Scott Tribe - If it included the Bloc Quebecois you are right, but without the Bloc the NDP and Liberals still have less seats. While it is true they are the norm in Europe, they usually include the party with the most seats or if they don't it is usually known before the election which parties will form with which. Off course the right wing parties tend to be less ideological there so they do work with parties on the left much like Germany.

The problem for me is not so much legitimacy, but more how will the public see it. We don't have a history of coalitions and I think it is tough to say how the public will react. I would rather we return to office by winning outright which we can do. Lets focus on that and with Harper making mistake after mistake, I think there is no reason we cannot beat him in the next election.

November 28, 2008 10:51 PM  
Blogger Scott Tribe said...


I dont wish to call you naive.. but read WesternGrit's post over again please, because you didnt read it too well, apparently.

The Cons. didnt back down on bringing for the the killing of public financing.. they just decided to remove it from the non-confidence vote. They'd wait 6 months, and then when the Liberals were in leadership convention, they'd bring it forth and again make it non-confidence.. and with more time passed by, the GG would be less likely to grant a coalition.. and we'd surrender and let it pass thru, and virtually handcuff the new Liberal leader, regardless of who it is.

The economic stimulus or the lack therof is the very clever reason we are issuing non-confidence, but everyone knows that if the Harperites are allowed off the hook, they will bring this attempt back.

I say again, bring down the government, ASAP.

November 28, 2008 10:57 PM  
Blogger Eugene Forsey Liberal said...

The Cons have and will continue to have a huge financial advantage for the forseeable future. Aging boomers mean we are facing unique period of a historically high proportion of the aged, and we know people get more conservative as they age. And we have an electoral system in which pretty slight puralities yield not just government but even majorities. Given these three elements, we are at the brink of a generation of Con supremacy. We held power for 22 years, from 1935-1957. They could easily do the same.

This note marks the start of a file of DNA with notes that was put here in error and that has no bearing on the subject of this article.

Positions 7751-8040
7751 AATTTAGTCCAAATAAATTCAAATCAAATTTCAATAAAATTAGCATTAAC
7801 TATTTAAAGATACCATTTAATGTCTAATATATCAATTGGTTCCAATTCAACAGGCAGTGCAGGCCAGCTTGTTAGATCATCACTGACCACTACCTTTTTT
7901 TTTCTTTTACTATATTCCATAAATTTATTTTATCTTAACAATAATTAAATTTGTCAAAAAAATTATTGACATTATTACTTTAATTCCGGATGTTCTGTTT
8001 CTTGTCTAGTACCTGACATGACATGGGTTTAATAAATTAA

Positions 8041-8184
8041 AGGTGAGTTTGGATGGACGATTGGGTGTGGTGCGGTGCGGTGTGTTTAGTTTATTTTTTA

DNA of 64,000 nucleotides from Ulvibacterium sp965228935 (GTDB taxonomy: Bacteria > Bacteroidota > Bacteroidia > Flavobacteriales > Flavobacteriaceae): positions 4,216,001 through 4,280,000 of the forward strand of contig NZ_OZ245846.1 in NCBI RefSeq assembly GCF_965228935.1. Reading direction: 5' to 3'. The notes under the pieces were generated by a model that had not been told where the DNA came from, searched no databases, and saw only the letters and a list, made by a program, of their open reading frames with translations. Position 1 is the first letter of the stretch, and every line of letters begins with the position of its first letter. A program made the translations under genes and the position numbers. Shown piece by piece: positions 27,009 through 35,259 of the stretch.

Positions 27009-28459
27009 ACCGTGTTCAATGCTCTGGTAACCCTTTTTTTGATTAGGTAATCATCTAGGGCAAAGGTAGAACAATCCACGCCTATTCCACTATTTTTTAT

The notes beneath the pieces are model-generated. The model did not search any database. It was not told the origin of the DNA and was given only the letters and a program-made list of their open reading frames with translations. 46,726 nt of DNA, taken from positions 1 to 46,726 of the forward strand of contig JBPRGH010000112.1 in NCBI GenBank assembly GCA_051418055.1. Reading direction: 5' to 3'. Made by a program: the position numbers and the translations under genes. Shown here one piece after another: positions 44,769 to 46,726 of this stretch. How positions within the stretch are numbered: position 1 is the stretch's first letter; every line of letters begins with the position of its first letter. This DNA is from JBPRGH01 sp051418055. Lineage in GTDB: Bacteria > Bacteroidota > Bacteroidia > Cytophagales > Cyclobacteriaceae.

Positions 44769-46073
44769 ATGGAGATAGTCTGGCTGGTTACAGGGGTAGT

The only way to avoid such an outcome is to reform the electoral system. The simplest reform is preferential voting, since everything could stay the same except one would mark 1,2,3 etc. beside the names on the ballot. Everything else, ridings, etc., could stay the same. Easy to explain. Introducing this simple element of proportionality would allow us to avoid a generation of conservatism.

As a result, I am in favour of forming a coalition as we can give Canada better government and ensure the Cons don't hold sway forever. We won't have many more chances, given our electoral system and the massive advantages the Cons have (rock sold base of support, huge financial & organisational advantage, and cohesiveness - compare our leaking to their cone of silence).

Would we & the NDP be a better government? If you answer yes, it's pretty unpatriotic to say we shouldn't take power for longer term partisan interests. And we need to reform the electoral system, post-haste.